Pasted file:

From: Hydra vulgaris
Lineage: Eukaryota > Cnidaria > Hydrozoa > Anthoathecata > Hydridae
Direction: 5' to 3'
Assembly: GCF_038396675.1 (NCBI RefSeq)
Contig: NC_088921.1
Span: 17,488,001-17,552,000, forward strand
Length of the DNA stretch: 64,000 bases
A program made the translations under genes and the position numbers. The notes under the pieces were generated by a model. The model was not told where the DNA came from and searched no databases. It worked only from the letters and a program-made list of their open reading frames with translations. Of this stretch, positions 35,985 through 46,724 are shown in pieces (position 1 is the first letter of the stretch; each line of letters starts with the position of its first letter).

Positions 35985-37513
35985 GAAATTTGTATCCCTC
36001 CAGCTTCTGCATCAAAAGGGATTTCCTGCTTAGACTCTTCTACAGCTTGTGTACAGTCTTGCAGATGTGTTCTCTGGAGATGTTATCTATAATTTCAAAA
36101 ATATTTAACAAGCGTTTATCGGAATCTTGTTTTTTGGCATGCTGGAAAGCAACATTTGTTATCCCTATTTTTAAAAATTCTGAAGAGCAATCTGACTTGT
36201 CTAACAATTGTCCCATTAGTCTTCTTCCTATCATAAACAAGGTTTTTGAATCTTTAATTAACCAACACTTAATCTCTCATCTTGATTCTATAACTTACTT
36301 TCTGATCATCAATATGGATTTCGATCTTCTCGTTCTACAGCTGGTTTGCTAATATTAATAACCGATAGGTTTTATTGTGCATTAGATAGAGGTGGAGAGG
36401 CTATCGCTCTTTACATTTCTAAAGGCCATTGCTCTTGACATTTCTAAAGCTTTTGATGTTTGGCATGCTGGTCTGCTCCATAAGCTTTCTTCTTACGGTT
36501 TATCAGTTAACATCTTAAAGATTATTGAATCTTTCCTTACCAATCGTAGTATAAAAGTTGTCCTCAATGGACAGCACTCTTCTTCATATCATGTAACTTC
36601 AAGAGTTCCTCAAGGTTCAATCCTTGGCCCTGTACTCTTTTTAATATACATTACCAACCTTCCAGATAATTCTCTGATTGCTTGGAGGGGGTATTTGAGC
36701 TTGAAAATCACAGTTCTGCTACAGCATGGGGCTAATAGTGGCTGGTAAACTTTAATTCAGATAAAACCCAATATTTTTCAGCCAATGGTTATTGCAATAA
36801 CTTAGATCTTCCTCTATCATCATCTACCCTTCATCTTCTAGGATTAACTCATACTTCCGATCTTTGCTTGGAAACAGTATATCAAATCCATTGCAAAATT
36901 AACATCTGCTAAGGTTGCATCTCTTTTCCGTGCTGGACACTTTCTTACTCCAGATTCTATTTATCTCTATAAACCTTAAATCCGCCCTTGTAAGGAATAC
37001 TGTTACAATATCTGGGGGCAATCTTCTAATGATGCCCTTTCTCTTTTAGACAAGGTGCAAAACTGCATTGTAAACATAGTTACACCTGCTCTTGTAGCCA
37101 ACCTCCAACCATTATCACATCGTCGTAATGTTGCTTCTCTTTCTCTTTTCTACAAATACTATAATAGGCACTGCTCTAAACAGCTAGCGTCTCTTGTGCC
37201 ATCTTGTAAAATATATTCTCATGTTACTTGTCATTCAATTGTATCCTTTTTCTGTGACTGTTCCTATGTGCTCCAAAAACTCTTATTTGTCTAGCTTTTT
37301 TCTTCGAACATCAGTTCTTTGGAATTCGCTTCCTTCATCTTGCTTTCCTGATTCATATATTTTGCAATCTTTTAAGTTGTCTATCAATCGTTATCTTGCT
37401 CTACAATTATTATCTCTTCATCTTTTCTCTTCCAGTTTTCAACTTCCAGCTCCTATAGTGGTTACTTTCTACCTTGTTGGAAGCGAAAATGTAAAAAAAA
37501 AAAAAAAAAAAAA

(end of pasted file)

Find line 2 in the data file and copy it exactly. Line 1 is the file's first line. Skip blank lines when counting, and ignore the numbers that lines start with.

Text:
Lineage: Eukaryota > Cnidaria > Hydrozoa > Anthoathecata > Hydridae